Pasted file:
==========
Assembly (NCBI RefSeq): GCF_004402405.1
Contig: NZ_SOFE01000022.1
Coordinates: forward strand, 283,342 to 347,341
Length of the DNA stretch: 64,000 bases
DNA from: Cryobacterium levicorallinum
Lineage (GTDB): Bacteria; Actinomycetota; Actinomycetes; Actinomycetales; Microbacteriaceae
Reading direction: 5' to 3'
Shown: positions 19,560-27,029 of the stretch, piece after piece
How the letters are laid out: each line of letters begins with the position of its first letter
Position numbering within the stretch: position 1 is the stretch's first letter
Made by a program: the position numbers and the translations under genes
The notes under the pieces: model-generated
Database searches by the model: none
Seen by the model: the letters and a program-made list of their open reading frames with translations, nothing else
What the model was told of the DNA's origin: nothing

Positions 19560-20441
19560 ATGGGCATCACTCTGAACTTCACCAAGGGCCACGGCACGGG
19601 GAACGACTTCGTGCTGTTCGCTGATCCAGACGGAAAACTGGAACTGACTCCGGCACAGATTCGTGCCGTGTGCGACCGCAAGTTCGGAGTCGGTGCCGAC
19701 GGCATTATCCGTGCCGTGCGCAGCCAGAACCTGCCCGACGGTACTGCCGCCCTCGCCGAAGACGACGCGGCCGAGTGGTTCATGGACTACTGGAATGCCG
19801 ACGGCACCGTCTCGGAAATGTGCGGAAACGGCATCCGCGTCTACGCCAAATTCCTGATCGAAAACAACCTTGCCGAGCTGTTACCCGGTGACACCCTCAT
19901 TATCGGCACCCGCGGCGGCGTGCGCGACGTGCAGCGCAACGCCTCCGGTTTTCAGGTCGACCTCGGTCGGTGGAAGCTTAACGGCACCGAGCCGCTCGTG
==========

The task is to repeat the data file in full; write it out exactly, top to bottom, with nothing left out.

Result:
Assembly (NCBI RefSeq): GCF_004402405.1
Contig: NZ_SOFE01000022.1
Coordinates: forward strand, 283,342 to 347,341
Length of the DNA stretch: 64,000 bases
DNA from: Cryobacterium levicorallinum
Lineage (GTDB): Bacteria; Actinomycetota; Actinomycetes; Actinomycetales; Microbacteriaceae
Reading direction: 5' to 3'
Shown: positions 19,560-27,029 of the stretch, piece after piece
How the letters are laid out: each line of letters begins with the position of its first letter
Position numbering within the stretch: position 1 is the stretch's first letter
Made by a program: the position numbers and the translations under genes
The notes under the pieces: model-generated
Database searches by the model: none
Seen by the model: the letters and a program-made list of their open reading frames with translations, nothing else
What the model was told of the DNA's origin: nothing

Positions 19560-20441
19560 ATGGGCATCACTCTGAACTTCACCAAGGGCCACGGCACGGG
19601 GAACGACTTCGTGCTGTTCGCTGATCCAGACGGAAAACTGGAACTGACTCCGGCACAGATTCGTGCCGTGTGCGACCGCAAGTTCGGAGTCGGTGCCGAC
19701 GGCATTATCCGTGCCGTGCGCAGCCAGAACCTGCCCGACGGTACTGCCGCCCTCGCCGAAGACGACGCGGCCGAGTGGTTCATGGACTACTGGAATGCCG
19801 ACGGCACCGTCTCGGAAATGTGCGGAAACGGCATCCGCGTCTACGCCAAATTCCTGATCGAAAACAACCTTGCCGAGCTGTTACCCGGTGACACCCTCAT
19901 TATCGGCACCCGCGGCGGCGTGCGCGACGTGCAGCGCAACGCCTCCGGTTTTCAGGTCGACCTCGGTCGGTGGAAGCTTAACGGCACCGAGCCGCTCGTG